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Diving in with artist Amy Webber.

Amy Webber has always considered herself an artist, but didn’t take it seriously until just a few years ago. Despite all the encouragement she received to pursue a career in the arts, she internalized the idea that you can’t make a decent living as an artist, and developed a fear that utilizing her ‘outlet’ as a career would turn it into a source of stress and ultimately, resentment.

“My mom says it was evident I had a natural talent since I was a toddler and she first handed me a pencil, and I started drawing little circles instead of scribbling.”

Having other strengths in academics, she ended up studying psychology and working in the field for several years, and even started studying to apply for medical school at one point.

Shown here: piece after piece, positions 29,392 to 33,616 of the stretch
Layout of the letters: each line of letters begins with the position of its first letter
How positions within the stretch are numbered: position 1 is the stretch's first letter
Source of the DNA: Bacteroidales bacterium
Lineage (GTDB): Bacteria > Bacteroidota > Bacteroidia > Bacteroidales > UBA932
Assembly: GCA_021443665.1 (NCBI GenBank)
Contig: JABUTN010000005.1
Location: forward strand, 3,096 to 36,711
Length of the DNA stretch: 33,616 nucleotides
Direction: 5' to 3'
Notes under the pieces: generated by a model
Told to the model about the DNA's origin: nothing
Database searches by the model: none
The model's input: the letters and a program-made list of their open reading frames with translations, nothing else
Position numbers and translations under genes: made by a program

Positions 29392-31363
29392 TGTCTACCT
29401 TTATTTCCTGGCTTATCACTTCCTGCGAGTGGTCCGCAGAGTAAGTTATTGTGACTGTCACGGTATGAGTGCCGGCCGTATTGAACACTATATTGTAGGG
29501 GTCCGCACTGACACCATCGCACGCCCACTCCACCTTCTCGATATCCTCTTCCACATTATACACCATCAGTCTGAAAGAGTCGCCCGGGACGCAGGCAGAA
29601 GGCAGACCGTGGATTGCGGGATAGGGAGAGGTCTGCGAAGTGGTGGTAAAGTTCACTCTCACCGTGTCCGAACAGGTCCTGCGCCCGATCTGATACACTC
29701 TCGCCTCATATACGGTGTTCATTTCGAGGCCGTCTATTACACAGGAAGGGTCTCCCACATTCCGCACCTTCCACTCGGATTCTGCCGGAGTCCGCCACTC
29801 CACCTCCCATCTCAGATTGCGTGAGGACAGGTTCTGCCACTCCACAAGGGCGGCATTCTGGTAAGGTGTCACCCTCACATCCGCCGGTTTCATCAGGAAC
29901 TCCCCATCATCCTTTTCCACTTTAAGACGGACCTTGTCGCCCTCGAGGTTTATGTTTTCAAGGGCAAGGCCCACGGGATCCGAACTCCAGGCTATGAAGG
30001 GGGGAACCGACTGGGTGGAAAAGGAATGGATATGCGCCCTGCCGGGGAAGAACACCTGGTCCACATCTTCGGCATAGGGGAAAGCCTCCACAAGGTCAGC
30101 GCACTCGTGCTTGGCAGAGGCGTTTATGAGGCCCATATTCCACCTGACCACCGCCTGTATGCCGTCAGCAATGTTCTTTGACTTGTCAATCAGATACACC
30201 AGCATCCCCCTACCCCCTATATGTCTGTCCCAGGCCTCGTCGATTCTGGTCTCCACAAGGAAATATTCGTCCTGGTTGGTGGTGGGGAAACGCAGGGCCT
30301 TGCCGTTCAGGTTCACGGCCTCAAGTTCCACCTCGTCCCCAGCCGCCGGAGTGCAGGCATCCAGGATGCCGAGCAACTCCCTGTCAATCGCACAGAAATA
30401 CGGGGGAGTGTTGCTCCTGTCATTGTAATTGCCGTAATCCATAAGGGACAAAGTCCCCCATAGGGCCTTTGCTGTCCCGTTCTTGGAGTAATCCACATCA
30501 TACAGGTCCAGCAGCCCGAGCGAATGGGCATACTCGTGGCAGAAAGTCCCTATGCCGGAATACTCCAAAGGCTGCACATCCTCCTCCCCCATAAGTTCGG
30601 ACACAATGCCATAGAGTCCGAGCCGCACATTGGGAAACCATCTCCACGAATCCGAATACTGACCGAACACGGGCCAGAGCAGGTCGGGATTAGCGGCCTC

“I always told myself I would make more time for my art, but life – or rather, excuses – got in the way. I always had this nagging feeling that I was wasting my talent, and as the years went on that feeling gradually moved from the back of my mind to the forefront, when I began to realize I would regret living my life without seeking my potential as an artist.”

After feeling like she had been stifling who she is at her core, she began to believe that if she truly gave herself the time and freedom to create, the artist within would flourish.

A random series of events led to Amy taking up landscape photography as a hobby in 2016. And while sitting on a pile of beautiful photos that she could use as reference to paint from, she received the inspiration she needed to finally start a career as an artist. She invested in a set of soft pastels and created her first landscape from her own photo, and the response was incredible. She knew she had a calling.